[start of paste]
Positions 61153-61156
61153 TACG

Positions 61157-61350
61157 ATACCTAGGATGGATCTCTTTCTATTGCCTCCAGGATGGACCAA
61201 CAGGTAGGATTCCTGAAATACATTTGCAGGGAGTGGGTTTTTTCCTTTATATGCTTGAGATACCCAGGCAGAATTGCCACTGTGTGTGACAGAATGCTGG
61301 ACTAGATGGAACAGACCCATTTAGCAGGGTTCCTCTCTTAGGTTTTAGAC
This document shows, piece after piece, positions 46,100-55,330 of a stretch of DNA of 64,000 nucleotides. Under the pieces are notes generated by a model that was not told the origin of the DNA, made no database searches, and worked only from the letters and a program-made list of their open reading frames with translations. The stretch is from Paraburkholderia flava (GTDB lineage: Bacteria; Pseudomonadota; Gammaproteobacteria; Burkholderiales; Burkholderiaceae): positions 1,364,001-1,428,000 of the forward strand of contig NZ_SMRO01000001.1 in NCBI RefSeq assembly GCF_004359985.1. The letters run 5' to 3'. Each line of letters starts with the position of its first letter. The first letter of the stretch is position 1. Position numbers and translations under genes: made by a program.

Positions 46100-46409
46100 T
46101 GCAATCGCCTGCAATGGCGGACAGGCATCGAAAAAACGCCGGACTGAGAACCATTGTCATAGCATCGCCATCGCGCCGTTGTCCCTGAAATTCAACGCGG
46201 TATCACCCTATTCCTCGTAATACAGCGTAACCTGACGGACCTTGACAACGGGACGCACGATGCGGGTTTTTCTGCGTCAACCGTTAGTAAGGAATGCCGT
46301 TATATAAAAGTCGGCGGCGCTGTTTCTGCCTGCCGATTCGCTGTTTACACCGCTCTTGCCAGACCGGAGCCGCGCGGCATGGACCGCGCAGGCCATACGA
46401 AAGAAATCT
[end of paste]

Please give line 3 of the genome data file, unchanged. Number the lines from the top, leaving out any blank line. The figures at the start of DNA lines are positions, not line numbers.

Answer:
Positions 61157-61350